first day in the gym

First Day in the Gym: Learn How to Get Prepared and Succeed

It’s been a long three months for everybody around the world. The coronavirus pandemic that swept the globe affected everyone to at least some extent. Whether you were deemed an essential worker, started working from home, or laid off, your daily life looked at least a little different.

Avid gymgoers felt an additional nip of the wringer when fitness facilities were determined nonessential and closed down mid-March. Taking away access to gyms and studios caused a surge in demand for fitness equipment and home workouts. People did the best they could with what they had but it’s impossible to truly replace the feeling of stepping into the gym.

All 50 states throughout the U.S. have started reopening, though, and some have allowed gyms to open again. There are new restrictions in place for those that opened their doors but people are finally able to access their go-to fitness facilities again.

Those who had regular gym routines can start getting back into their groove. Some people either hadn’t been to the gym or hadn’t been for months or years that found an interest in starting or returning once their fitness facilities open back up.

If you haven’t had a workout regimen before, you aren’t alone if you’re slightly concerned about starting up at the gym. Even those who maintained regular routines before quarantine need to ease their way back into working out. How can you get ready for your first day in the gym?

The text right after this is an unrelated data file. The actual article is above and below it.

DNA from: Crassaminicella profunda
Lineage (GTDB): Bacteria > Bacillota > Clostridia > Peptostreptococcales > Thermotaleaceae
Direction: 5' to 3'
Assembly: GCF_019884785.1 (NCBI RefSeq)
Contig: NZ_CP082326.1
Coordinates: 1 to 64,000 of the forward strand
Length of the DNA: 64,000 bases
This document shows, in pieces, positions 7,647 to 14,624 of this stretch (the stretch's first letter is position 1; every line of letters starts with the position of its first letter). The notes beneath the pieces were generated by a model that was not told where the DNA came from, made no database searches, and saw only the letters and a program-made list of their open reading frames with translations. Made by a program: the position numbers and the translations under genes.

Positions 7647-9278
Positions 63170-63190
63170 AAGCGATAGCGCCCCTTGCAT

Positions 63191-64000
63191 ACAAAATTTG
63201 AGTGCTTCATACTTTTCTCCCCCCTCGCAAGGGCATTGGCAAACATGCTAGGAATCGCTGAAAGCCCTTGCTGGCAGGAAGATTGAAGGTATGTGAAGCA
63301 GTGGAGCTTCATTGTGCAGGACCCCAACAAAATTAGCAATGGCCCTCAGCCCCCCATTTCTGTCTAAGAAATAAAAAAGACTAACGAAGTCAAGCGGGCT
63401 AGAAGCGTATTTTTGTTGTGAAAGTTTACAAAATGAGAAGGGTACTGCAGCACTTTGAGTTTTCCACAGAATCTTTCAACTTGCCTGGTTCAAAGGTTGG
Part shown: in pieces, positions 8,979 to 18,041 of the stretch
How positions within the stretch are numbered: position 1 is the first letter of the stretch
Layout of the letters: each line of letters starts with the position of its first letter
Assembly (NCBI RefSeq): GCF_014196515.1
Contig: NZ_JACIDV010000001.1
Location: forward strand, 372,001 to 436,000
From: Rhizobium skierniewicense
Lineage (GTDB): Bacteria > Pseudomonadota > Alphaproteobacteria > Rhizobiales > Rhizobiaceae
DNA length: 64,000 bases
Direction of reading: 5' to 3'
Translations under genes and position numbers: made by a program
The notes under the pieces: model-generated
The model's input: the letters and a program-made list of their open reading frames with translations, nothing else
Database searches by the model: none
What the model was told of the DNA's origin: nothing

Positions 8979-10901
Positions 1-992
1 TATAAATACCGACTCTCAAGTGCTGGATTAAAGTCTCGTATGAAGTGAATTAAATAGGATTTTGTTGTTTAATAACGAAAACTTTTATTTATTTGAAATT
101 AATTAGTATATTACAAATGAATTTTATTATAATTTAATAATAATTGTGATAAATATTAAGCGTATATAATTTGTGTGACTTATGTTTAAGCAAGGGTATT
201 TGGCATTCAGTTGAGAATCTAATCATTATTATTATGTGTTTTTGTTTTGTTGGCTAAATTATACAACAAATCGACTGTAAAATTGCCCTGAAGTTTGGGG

5 Steps for Your First Day in the Gym

Step 1: Prepare Yourself with a Plan

Coming up with a plan is one of the best ways to approach most things in life and your first day in the gym is no different. Whether you’re going for your first time or you’ve been working out for years, you need to prepare yourself with a plan.

Even the most seasoned gym veterans have likely been out of the gym for about three months. If this is you, you put yourself at risk of an injury if you head back into the gym with the same intensity as when you stopped in March.

There’s no real reason to rush into heavy lifting for first-timers and seasoned veterans alike. Ease into the gym with a few full-body workout days to get used to moving some weight. Plan out your routine before you step into the facility so you aren’t wandering around with no direction, then adjust based on how your body responds to the new increase in movement.

Step 2: Get an Understanding of the Equipment

If you’ve never stepped foot in a gym before, your first day can be an overwhelming experience. There are many types of equipment used for various purposes that work different parts of your body. It’s easy to get confused when you’re wandering the gym floor and trying to figure out what you’re supposed to use. There are three main types of equipment:

  • Cardio machines: made for cardiovascular exercises and include things treadmills, stationary bikes, and ellipticals.
  • Weight machines: set pieces of weight equipment meant to work out specific muscle groups, like bicep curl or leg press machines.